Warren Buffett buys IBM stake with $10.7bn investment

Warren Buffett, chief executive of Berkshire Hathaway Warren Buffett said he did not tell IBM's boss about his investment before revealing it on US television

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Warren Buffett - one of the world's most closely watched investors - has disclosed building a 5.4% stake in IBM.

Mr Buffett's Berkshire Hathaway fund started buying shares in the firm in March, eventually spending around $10.7bn (£6.7bn).

The billionaire had steered away from technology firms in the past.

However, he said that he had been impressed by IBM's road map for how it planned to attract IT firms outside the US to sign up to its services.

"If you're in some country around the world and you're developing your IT department you're probably going to feel more comfortable with IBM than with many companies," he told the US television station CNBC.

He said he started buying the stock after he read IBM's 2010 annual report and spoke to technology professionals in the businesses his fund had already invested in.

He said he realised there was a lot of "continuity" in the US-headquartered business.

"It is a big deal for a big company to change auditors, change law firms, or change IT support," he said.

"There's a fair amount of presumption in many places that if you're with IBM, you stay with them."

Revelation

Mr Buffett said he had not told IBM's chief executive, Sam Palmisano, about the investment before announcing it on TV. He added that he does not plan to increase his stake which was why he was comfortable talking about it.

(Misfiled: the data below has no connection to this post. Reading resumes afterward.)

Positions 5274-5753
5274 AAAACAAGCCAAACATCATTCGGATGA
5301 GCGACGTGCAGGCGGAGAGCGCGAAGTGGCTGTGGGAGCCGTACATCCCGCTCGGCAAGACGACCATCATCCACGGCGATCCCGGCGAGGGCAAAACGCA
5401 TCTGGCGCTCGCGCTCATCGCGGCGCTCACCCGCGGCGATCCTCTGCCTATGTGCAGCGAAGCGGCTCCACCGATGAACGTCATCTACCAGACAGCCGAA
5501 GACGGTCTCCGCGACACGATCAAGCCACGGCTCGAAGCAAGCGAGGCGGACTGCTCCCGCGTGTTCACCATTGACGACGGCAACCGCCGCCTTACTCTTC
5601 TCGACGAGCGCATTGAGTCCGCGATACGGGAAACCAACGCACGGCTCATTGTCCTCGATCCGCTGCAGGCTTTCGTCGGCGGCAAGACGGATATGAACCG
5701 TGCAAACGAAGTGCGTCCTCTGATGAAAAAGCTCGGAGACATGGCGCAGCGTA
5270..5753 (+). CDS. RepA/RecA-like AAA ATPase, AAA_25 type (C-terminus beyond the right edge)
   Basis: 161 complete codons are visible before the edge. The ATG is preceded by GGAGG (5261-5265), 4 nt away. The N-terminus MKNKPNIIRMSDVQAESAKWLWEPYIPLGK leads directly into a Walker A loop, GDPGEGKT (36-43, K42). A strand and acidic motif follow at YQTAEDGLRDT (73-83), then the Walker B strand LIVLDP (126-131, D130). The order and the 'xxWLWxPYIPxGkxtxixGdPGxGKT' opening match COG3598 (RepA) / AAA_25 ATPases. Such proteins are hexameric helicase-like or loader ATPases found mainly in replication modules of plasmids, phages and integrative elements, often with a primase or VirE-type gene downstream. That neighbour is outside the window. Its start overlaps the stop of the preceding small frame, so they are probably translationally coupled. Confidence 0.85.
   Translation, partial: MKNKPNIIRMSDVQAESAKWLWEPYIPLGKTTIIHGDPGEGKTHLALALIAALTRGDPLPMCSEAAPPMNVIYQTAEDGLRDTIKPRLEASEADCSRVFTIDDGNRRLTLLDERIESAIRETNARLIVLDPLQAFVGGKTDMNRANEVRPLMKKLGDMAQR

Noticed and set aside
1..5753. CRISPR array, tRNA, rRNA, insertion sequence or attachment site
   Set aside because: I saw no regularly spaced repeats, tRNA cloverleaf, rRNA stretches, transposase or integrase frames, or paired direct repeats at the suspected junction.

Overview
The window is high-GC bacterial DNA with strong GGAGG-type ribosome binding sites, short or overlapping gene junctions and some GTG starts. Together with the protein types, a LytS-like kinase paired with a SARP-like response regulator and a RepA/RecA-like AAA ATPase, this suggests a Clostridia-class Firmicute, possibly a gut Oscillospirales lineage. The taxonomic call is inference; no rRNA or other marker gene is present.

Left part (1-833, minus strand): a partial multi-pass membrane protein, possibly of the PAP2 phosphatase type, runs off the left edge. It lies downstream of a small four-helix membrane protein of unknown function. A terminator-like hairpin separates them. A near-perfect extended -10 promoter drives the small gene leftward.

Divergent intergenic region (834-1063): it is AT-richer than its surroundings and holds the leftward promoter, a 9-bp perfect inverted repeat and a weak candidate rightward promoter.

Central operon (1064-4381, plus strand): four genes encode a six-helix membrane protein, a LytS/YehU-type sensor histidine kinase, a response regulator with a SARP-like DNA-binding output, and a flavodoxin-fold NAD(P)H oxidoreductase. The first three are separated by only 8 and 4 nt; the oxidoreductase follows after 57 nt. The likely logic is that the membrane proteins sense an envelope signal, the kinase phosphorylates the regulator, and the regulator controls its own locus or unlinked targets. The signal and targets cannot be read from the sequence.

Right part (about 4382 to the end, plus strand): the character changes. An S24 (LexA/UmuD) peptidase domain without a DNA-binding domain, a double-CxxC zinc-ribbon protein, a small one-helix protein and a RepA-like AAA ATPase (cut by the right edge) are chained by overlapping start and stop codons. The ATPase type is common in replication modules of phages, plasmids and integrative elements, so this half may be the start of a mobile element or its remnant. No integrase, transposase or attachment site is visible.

Until now the US bank, State Street, was the biggest known investor in IBM by a clear margin. A September filing revealed the lender owned 5.5% of of the firm.

When asked about other investments Mr Buffett noted that he would never buy stock in Microsoft because of his friendship with the company's founder and chairman Bill Gates.

Mr Buffett's actions are closely monitored by other investors because of his track record for spotting and buying undervalued stocks. However, IBM's shares only rose slightly after the broadcast.

"He is looking for a business that will have double digit bottom line growth and will be reasonably stable in good times and bad," Louis Miscioscia, managing director at financial advisors Collins Stewart, told the BBC.

"That is what IBM shares offer, bearing in mind their software and services business is very consistent."

IBM said it is not commenting on the news at this time.

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